Swiss Skydiver was a gusty scorer in the final leg of the 2020 Triple Crown series at Pimlico on Saturday, running out to the line in strong fashion to repel the sustained challenge of Kentucky Derby winner Authentic.
The Preakness win upped Swiss Skydiver’s record for the season to five wins from nine starts. She became only the sixth filly to win the Preakness and the first since Rachel Alexandra scored in 2009 for trainer Steve Asmussen.
Robby Albarado’s filly gallantly held off Authentic by a head to grab the $600,000 purse, the pair having cleared away by 10 lengths from the remainder of the field, which was led home by outsider Jesus’ Team.
Swiss Skydiver is scheduled to fly back on Monday to her home base in Kentucky for some well-earned rest.
“We’ll probably give her three or four days, just light walk days and then we’ll put her on the track and make sure she’s in good order,” McPeek said. “She probably won’t have even another maintenance breeze for a couple of weeks.”
The $6 million Breeders’ Cup Classic over a mile and quarter is now a realistic target for Swiss Skydiver, though McPeek can also consider staying within her division for the $2 million Breeders’ Cup Distaff over a furlong shorter.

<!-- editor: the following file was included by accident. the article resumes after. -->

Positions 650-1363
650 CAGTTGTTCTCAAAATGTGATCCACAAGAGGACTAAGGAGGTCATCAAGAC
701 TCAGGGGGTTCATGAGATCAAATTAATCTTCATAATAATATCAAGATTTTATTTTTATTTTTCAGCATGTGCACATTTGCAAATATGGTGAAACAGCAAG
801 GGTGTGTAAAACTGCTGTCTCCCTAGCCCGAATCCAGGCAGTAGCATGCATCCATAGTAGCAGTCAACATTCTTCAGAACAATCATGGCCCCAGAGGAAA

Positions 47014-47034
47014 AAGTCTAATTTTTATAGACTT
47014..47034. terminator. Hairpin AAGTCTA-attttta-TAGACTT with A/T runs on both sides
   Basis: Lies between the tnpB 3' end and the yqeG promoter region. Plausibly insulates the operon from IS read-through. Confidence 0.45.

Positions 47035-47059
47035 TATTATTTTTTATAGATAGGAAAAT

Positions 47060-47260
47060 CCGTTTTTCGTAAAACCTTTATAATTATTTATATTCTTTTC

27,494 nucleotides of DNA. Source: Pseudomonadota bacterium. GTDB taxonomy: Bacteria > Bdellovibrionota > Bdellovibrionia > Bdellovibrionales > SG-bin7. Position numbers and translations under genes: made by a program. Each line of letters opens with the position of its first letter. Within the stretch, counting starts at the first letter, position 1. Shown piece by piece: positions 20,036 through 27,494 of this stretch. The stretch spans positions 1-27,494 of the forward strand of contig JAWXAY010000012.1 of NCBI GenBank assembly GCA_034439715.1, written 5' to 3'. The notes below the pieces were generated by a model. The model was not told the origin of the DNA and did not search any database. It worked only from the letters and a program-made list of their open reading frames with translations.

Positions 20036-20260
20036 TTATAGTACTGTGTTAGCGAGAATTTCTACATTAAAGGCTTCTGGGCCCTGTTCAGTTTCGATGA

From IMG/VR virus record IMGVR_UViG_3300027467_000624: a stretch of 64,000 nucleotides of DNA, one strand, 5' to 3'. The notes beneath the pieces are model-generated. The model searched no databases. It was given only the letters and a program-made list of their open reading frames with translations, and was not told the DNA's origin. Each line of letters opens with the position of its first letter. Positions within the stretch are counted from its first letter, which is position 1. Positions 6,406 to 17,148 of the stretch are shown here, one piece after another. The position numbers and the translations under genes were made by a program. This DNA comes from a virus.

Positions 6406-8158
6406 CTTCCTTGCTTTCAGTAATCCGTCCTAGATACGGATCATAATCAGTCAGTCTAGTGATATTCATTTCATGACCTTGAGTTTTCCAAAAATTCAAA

He’s happy to buy himself some thinking time before committing to a Keeneland target, but he knows the options are there now.
“I really like the mile-and-a-quarter, I think that’s a great distance for her,” McPeek told Thoroughbred Los Angeles. “But we’ll look at the competition and try and see where she fits best.”
Owner Peter Callahan meanwhile was ecstatic after watching Swiss Skydiver become the sixth filly to win the Preakness in its 145-year history. The veteran owner is not a fan of going in against the boy in the Breeders’ Cup Classic after what he termed ‘a fistfight for the ages’ in the Preakness.
He prefers the option of the Distaff and, encouragingly for race fans, he sees Swiss Skydiver staying in training for a four-year-old campaign in 2021 regardless.
“Personally, I don’t think I want any part of the Classic,” he said. “It’s way too ambitious, I think.
“Do I want to campaign her at four?” he asked. “I am honestly thinking about that. I see lots of guys with horses at four having a ton of fun and making a few bucks, too. At this stage of my life, that wouldn’t be a bad tonic to get involved in. So it’s possible I will race her at four. I will wait a little while to make that call.”